Sunday, December 07, 2014

All #BlackLivesMatter, and Advice to That Young Activist

By Kelly Cogswell

If there's any cause for hope on America's racism front, it is that young black woman in braces on the TV. She wasn't just a participant, but an organizer of some of the New York marches protesting Eric Garner's death, and the verdict that gave his cop murderer a free pass.

Watching her talk, you have to wonder how long it will be before the old guard try to wrangle her into speaking at one more March on Washington, or a big New York Rally Against Something or Other, sandwiching her in between reverend this, or congressman that, sucking up her youth and vitality the way they always do.

As an "older and wiser" activist, I feel I should give her some advice. Which first of all, is to ignore older and wiser activists of all kinds. You seem to know what you're doing, keep it up. And be especially wary of anybody offering a platform you haven't built yourself. The more successful you are, the more the old guard will come knocking at your door, and you can bet your bottom dollar they won't give much in exchange. Before you know it, your cause will have become a career, and whatever new ideas you had, whatever lines you were willing to cross will seem ridiculous, outlandish, not at all worth the risk.

I mean, really, what kind of sucker actually believes this U, S, of A, can deliver on its promises of liberty and justice for all? Or that it's worth putting yourself in harm's way for a man that's already dead? Naw, take the crumbs you can get and milk that expense account for all its worth. Not that they'll tell you that up front. They'll tell you that they're actually considering your ideas in Committee A. And adding some language to the guidelines Committee B is going to present. Change takes time, and blah blah blah. Come back next Thursday at nine for the photo op with the mayor.

No, my friend, better to do what you're doing, and refuse compromise. Let the wheelers and dealers wheel and deal. You stick to the streets. Allow yourself to dream a better city, better country. Demand everything. Fight hard, resist violence, and keep each other safe. Maybe even fly the freak flag once in a while. Avoid any proposition that requires new clothes.

All I want for Christmas is to see the hashtag upgraded to read #allblacklivesmatter. We know the names of Eric Garner, Tamir Rice, Michael Brown, Trayvon Martin, but what about Dionte Green, another black death in Missouri, but gay this time? Doesn't he count, too? Or how about black cis-woman Yvette Smith who was shot twice by a deputy sheriff earlier this year in Texas? In 2010, Detroit police officer Joseph Weekley killed a young black girl Aiyana Jones. Sakia Gunn was killed for being a dyke, neither the first nor last. Friday, DeShawnda Bradley (Sanchez), a black trans woman was killed while she was pounding on a stranger's door for help.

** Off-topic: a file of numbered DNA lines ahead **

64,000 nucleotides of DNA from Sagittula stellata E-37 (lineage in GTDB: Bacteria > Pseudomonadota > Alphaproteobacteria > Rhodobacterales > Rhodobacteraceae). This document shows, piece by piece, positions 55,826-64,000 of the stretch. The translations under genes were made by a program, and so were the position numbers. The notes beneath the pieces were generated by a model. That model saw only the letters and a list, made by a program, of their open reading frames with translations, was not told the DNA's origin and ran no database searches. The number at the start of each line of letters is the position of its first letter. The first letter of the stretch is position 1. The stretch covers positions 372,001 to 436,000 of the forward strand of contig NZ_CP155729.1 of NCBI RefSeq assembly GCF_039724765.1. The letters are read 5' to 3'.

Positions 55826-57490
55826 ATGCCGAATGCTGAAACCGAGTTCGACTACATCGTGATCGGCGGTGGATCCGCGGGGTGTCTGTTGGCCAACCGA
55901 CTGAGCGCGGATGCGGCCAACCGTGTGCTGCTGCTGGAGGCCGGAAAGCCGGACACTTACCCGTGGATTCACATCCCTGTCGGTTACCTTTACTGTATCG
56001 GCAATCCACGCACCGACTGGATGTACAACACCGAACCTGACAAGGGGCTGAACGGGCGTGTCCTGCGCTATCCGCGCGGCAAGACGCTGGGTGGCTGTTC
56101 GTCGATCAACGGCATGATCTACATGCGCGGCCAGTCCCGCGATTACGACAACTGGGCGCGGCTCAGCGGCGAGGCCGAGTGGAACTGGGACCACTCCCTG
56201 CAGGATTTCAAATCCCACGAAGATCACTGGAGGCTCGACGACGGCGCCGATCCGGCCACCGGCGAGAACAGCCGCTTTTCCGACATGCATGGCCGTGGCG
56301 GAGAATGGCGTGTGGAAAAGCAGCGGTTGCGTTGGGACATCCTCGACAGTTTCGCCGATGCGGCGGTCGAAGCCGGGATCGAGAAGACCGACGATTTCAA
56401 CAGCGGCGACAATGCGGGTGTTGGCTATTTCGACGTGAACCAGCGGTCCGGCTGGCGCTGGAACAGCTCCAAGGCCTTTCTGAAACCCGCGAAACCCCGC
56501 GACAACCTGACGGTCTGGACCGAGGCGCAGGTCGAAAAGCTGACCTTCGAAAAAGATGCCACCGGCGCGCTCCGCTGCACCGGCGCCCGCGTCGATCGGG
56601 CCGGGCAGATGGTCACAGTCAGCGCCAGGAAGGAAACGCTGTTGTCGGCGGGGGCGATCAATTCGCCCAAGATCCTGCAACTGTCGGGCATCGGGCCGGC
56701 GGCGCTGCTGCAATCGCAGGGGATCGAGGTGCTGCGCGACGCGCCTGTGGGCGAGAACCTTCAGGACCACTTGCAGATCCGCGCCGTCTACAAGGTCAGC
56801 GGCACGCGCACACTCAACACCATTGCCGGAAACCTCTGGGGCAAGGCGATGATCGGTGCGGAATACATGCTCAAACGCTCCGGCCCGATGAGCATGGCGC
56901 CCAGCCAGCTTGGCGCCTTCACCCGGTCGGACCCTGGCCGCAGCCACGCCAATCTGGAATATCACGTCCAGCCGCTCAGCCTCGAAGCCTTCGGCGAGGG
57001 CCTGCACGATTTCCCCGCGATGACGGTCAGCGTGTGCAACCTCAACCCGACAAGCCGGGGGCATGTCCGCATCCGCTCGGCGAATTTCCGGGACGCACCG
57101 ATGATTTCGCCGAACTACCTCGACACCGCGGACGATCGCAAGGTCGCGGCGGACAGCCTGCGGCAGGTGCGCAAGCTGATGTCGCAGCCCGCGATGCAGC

All black lives matter, not just those of black men, and not just those killed by cops who wear on their shoulders the power of the State, and carry terror in the increasingly large guns, and teargas, and I never thought I'd say this--tanks.

Black women come in for more than their share of violence. And the deaths of black transwomen should inspire an equally enduring rage. Often committed brutally, and publicly, with extraordinary violence, their horrible deaths are meant to inspire fear in a whole population, just like lynchings. The life-and-death power on display here is not so much that of the State, but of an entire society that already forces transwomen of color to the margins. Makes school impossible, like finding decent jobs. Their lives matter, too.

Don't be afraid to say it. Maybe for the first time it would work. The movement seems open and free -- for the moment. I went down to a protest at Foley Square this week, and on my way saw young people of all races arriving together, as friends. Even if you don't believe the white kids are there for the long haul, and even if you'll often find their privilege shows, a generation ago those white kids wouldn't have been there at all. So they're learning. They're educable. And accepting. Dare everything.

Beyond that, what can I say? I've been at this a while, know how to work the press, marshal organized demos, but these free flowing, wonderful, cop-thwarting things popping up all over the city are beyond me. I'm thrilled to see street activism and direct action renewed, go beyond those sterile Facebook clicks. Some things like racism, like homophobia, won't change unless we confront them in the flesh. It's what our enemies are so afraid of.

Kelly Cogswell is the author of Eating Fire: My Life as a Lesbian Avenger (U Minn Press, 2014).